I'm the score out of 10 becomes, for all intents and purposes, pretty meaningless.

But on to my other two grades. My 7th graders did well also, so I let them have silent reading Friday as usual. No more test prep.

My 8th graders on the other hand... They finished up their tests on Wednesday after I returned from remediation. They didn't do very well. But could I have Thursday to review with them, to work with them? No.

Because Thursday was one of the most bizarre, absurdest episodes of my entire teaching career. It was my 8th graders' FSA ELA Writing Component Training Test. Like the Infrastructure Test, this one came with a script, this time a densely-packed 7 pages of instructions. I dutifully took my class to the Media Center to practice on laptops, like my wife had, and Mrs. J. who teaches next door to me.

Here's a sample of the script I had to read to them:
For the training test, you will log in as a guest user. Make sure that the box to the left of Guest User is checked. Make sure that the box to the left of Guest Session is not checked. Once you ensure the box next to Guest User is checked and the box next to Guest Session is not checked, enter the Session ID _______. The Session ID is displayed for you. Select Sign In. Raise your hand if you need assistance.

That's just for starters. There are other exciting instructions I had to read as well. Things like:
Now, select Begin Test Now, but do not begin yet.

Or how about:

The Pause button allows you to pause and exit the test. Do not select the Pause button at
this time. To the right of the Pause button, you will see the End Test button. Do not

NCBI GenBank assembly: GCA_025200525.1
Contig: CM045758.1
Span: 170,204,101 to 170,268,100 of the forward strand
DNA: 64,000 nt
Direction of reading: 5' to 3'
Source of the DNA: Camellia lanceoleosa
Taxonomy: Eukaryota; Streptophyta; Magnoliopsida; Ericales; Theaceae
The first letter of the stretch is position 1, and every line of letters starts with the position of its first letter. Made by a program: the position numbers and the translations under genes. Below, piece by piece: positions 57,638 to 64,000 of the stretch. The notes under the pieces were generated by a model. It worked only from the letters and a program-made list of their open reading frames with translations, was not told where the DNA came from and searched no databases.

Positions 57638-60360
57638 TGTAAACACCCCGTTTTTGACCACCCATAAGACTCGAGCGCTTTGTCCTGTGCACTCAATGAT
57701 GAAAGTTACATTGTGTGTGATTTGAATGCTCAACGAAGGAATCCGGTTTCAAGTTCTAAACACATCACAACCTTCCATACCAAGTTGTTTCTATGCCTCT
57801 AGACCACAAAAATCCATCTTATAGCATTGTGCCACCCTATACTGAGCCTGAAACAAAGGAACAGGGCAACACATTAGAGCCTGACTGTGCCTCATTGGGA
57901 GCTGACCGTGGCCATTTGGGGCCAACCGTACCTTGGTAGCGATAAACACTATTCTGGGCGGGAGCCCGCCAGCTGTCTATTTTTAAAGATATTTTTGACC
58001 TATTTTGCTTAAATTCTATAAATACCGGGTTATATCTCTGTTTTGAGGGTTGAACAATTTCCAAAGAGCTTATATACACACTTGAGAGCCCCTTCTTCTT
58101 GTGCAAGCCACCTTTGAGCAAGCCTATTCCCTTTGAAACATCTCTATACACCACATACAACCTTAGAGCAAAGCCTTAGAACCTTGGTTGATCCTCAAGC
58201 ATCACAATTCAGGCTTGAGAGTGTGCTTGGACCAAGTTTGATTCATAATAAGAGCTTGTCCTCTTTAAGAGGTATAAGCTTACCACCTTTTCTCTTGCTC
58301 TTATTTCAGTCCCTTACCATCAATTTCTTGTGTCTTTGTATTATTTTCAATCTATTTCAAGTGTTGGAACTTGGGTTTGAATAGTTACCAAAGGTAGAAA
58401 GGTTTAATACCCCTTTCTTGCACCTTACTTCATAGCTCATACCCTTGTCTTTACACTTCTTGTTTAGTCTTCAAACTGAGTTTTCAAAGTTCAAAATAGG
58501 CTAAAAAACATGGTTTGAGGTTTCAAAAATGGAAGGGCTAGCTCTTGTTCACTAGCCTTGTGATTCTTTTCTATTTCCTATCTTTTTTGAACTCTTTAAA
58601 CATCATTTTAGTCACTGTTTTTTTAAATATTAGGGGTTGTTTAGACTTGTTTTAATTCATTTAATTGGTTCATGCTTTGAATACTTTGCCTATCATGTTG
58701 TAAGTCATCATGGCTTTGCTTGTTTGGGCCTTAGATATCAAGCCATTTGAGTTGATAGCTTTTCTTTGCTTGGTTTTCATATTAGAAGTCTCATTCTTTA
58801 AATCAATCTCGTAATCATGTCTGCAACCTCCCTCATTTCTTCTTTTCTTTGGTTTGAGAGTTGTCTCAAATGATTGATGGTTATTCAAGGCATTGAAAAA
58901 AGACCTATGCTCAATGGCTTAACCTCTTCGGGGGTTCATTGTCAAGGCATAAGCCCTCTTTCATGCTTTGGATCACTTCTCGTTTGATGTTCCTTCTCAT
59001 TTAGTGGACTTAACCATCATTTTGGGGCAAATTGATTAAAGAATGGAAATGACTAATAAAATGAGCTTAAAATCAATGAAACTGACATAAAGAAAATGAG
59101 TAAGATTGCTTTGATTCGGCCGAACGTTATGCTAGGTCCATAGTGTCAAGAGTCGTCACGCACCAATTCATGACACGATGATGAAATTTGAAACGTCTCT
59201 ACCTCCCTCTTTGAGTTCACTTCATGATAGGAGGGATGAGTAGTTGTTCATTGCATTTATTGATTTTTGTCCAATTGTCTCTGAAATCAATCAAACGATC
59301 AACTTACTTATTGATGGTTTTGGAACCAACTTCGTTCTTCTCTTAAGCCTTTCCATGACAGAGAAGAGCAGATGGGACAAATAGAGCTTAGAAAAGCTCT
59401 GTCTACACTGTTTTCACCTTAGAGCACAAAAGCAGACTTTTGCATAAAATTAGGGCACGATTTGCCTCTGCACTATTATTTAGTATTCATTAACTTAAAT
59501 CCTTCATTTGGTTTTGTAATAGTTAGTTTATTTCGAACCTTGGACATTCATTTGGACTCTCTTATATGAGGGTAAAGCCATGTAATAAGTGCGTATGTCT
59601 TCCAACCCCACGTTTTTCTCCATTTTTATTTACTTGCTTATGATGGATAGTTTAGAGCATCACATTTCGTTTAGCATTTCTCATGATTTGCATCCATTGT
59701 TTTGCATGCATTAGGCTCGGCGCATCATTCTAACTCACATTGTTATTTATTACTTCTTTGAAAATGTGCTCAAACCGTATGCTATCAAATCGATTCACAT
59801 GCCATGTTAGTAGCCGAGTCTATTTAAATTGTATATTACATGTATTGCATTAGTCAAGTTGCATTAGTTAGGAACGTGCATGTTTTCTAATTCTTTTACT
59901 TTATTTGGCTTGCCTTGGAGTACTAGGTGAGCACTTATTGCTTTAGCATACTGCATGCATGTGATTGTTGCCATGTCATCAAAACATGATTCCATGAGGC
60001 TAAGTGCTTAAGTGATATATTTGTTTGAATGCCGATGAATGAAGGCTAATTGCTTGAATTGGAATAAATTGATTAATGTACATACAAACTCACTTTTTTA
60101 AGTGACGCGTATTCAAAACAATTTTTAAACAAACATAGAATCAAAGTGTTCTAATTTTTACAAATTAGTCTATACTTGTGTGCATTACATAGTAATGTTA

select the End Test button at this time. We will discuss the Pause and End Test buttons
more at the end of this training test.
Are there any questions?

Yes. Too many to even list.

The most amazing thing, though, was the digital tools the students had at their disposal to practice on and later to use on the real test. They can change the background color and the font size. They can use a notepad to take notes, and bold, underline, and italicize their writing. There is a "line reader" tool, whatever that is.

The thing is, I have seen students sit in computer labs practicing what I once called in my comic strip "Prodraftination": playing with Word Art, font size, font color, backgrounds, images, and the like for so long, you never get around to actually writing. I'm a little afraid that may happen tomorrow.

The entire past week was devoted to test prep in one way or another, with the exception of reading workshop on Friday. In my 8th grade class on Friday, I gave one last, heroic attempt to get the students to revise their district assessment essays. Some did, some didn't. Tomorrow is the real test. We'll see how they do. But probably not for months. And depending on how they report the score, I won't really know how they did at all. "You got a 7? That's so... ambiguous."

Meanwhile, in what I can only assume is a political move, Florida Gov. Rick Scott signed an executive order canceling the ELA FSA for 11th graders.

One grade down--8 to go.

I'll let you know how tomorrow's testing session goes. I have also landed the part of Harold Hill (one of my dream roles) in a community theater production of The Music Man. Tomorrow night is the first rehearsal. I can't help but savor the delicious irony: I'm starring in a play about some perpetrating educational fraud.

"Use the Think Method, boys! The minuet in D!"

Tuesday, February 24, 2015

Teaching vs. Testing - Episode 4: Remediation and Substitute Plans

I missed posting yesterday, so for the record, both yesterday and today were completely dominated by test prep.

Yesterday and today were remediation days. We had to set up a remediation plan so show we were "doing something" to raise scores. In the past we have pulled students from PE or Elective to remediate them from the old writing test. Now we live in the era of End-Of-Course Exams in every subject, including Art and PE. We can't pull from those classes, so now we pull from our own. It's kind of cannibalistic.